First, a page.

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  #1   ^
Old Sun, May-28-17, 00:40
Demi's Avatar
Demi Demi is offline
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Plan: LCHF
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Default Babies are spoon‑fed a dollop of obesity

Quote:
From The Times
London, UK
28 May, 2017

Babies are spoon‑fed a dollop of obesity

Research suggests infants who are forced to eat are more likely to become overweight than those who feed themselves


Babies who are spoon-fed by their parents are more likely to end up overweight or even obese, a new book claims.

By contrast, those allowed to feed themselves a range of solid foods from the age of six months, a process known as baby-led weaning, are trim, healthy and adventurous eaters.

The author, Amy Brown, an expert in infant feeding and associate professor at Swansea University, says parents should let their babies feed themselves from the age of six months, eating the same as older siblings. There are, however, some key exceptions such as carrot sticks, apple slices, grapes or cherry tomatoes, which could stick in a baby’s throat.

She admitted that letting babies feed themselves could be messy, but this was part of the learning process. “Kids need to learn about food. They need to find out, ‘What happens if I squash this or drop it on the floor?’”

The book, Why Starting Solids Matters, published next week, includes research papers, including a study of 300 babies in the UK that shows that more than twice as many babies spoon-fed from the age of six months were overweight by the time they were toddlers compared with babies allowed to feed themselves from an array of “finger foods”.

Only 8% who fed themselves solid foods were overweight by the time they were aged two compared with 19% in the spoon-fed sample group. The average difference in weight was 1kg.

The book says babies allowed to feed themselves stopped eating when they were full and were therefore less likely to overeat. The research findings were independent of other factors such as birth weight, weaning age, breastfeeding and the mother’s background.

Brown adds that parents who want to spoon-feed children should be careful not to force them to finish a jar of food. “Let them eat as little as they want. A jar of baby food is too big for what a little baby needs. When you are waving the spoon around and saying ‘Here comes the big aeroplane — let’s finish it’, if they clamp their mouth shut, forget about it. They will not starve.”

NHS weaning guidelines say babies should be offered soft finger foods that they can self-feed alongside spoon-fed purees from six months old.

Elizabeth Carter, a mother of two from Scunthorpe, said her daughter, Catherine, 2, started feeding herself solid food from the age of six months. Her second daughter, Annie, who is eight months, is already tackling meat and potatoes.


The changing way we feed infants

1960s Dr Benjamin Spock recommends letting babies feed themselves from as young an age as possible. Urges parents to trust themselves, and think: “You know more than you think you do”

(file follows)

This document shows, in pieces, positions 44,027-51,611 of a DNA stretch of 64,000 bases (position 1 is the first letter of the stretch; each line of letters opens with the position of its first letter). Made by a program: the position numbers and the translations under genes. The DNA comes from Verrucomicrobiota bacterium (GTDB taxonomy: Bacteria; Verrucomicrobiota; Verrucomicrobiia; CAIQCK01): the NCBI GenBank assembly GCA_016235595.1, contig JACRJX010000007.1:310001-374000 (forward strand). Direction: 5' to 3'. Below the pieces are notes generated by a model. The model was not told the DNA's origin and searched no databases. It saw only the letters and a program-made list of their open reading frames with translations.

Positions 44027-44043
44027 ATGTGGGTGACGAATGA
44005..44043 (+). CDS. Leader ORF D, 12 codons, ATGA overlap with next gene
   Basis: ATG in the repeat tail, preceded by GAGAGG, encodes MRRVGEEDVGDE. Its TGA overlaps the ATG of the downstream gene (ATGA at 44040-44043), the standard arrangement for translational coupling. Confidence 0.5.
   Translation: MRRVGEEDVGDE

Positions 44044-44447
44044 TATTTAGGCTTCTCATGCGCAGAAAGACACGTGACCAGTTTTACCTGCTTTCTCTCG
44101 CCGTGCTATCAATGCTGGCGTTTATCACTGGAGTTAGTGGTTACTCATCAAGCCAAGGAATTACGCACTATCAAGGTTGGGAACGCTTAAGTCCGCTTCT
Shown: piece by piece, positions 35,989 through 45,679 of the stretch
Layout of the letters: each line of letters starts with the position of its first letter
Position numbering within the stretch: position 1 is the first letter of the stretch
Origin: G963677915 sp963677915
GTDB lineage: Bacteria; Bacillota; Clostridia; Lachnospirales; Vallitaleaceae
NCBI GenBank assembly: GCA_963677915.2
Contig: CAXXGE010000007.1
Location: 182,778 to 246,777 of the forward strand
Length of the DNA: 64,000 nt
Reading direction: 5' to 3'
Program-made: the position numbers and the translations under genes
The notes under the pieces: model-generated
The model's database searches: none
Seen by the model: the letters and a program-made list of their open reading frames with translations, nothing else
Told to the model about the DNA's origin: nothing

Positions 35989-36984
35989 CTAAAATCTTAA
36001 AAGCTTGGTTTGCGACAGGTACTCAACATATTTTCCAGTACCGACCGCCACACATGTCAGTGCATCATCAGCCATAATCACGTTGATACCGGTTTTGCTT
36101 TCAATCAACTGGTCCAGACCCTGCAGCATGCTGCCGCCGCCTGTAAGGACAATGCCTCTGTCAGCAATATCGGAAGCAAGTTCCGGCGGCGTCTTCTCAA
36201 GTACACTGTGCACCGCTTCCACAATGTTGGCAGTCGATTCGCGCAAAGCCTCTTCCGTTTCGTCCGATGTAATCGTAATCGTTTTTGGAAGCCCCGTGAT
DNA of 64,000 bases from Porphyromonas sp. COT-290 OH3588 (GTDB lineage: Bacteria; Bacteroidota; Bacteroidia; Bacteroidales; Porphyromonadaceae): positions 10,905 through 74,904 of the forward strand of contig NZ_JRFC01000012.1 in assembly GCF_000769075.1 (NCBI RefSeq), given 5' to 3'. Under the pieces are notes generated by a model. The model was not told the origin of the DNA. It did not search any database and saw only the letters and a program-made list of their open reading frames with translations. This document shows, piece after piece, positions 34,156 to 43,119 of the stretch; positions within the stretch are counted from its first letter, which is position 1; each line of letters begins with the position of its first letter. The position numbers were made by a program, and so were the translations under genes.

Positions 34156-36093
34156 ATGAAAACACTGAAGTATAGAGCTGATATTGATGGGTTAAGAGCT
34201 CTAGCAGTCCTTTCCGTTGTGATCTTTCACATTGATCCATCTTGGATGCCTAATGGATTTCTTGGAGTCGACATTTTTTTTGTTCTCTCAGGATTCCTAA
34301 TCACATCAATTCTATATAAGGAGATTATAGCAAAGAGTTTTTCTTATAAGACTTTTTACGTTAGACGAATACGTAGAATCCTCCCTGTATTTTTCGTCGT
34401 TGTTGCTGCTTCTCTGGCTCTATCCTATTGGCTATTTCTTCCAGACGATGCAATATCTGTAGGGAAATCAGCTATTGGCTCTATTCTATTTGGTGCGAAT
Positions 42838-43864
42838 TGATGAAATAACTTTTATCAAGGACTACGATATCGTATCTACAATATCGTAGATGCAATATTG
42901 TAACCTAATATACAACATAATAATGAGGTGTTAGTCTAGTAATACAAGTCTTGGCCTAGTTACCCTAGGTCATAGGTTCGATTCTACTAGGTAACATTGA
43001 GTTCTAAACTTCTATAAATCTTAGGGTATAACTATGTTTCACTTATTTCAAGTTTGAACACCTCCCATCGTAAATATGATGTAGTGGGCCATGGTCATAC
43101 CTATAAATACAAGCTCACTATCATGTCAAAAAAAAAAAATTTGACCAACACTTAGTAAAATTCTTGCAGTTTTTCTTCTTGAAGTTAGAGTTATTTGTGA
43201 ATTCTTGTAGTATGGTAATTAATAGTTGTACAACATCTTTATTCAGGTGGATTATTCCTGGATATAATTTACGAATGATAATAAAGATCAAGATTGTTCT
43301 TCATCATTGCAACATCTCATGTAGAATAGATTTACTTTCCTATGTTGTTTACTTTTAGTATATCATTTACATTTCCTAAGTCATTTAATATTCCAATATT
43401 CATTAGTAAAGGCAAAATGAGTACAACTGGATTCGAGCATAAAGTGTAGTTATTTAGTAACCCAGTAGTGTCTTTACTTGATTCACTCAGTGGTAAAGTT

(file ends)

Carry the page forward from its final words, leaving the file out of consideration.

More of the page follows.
1970s With the advent of commercial baby foods, babies are spoon-fed from jars from four months or even younger

2000 The Department of Health recommends a mixture of purees and finger foods for babies from the age of six months



https://www.thetimes.co.uk/edition/...brown-g8k2qmwpr
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  #2   ^
Old Sun, May-28-17, 05:10
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WereBear WereBear is offline
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Plan: Epi-Paleo/IF
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As a babysitter I was often instructed about how much the baby "should" eat... but I also saw how insistent the baby would be about what they wanted!
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  #3   ^
Old Sun, May-28-17, 06:47
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deirdra deirdra is offline
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Plan: HF/vLC/GF,CF,SF
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Default

My older sister, born in 1950, was not given food until 6 months, which was the norm promoted by pediatricians then, and about the time infants naturally started to be interested in food. 5 years later, due to advertising and the processed food industry getting a few seats on the USDA nutrition panels, my mother and her friends were urged to stuff us babies with pablum. The mother who got her baby to eat at 2 or 3 months was held up as the ideal. Guess which bunch of kids ended up with weight problems?
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  #4   ^
Old Mon, May-29-17, 02:19
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Merpig Merpig is offline
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Plan: IF/Fung IDM/Potato Hack?
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Default

Quote:
Originally Posted by deirdra
My older sister, born in 1950, was not given food until 6 months, which was the norm promoted by pediatricians then, and about the time infants naturally started to be interested in food. 5 years later, due to advertising and the processed food industry getting a few seats on the USDA nutrition panels, my mother and her friends were urged to stuff us babies with pablum. The mother who got her baby to eat at 2 or 3 months was held up as the ideal. Guess which bunch of kids ended up with weight problems?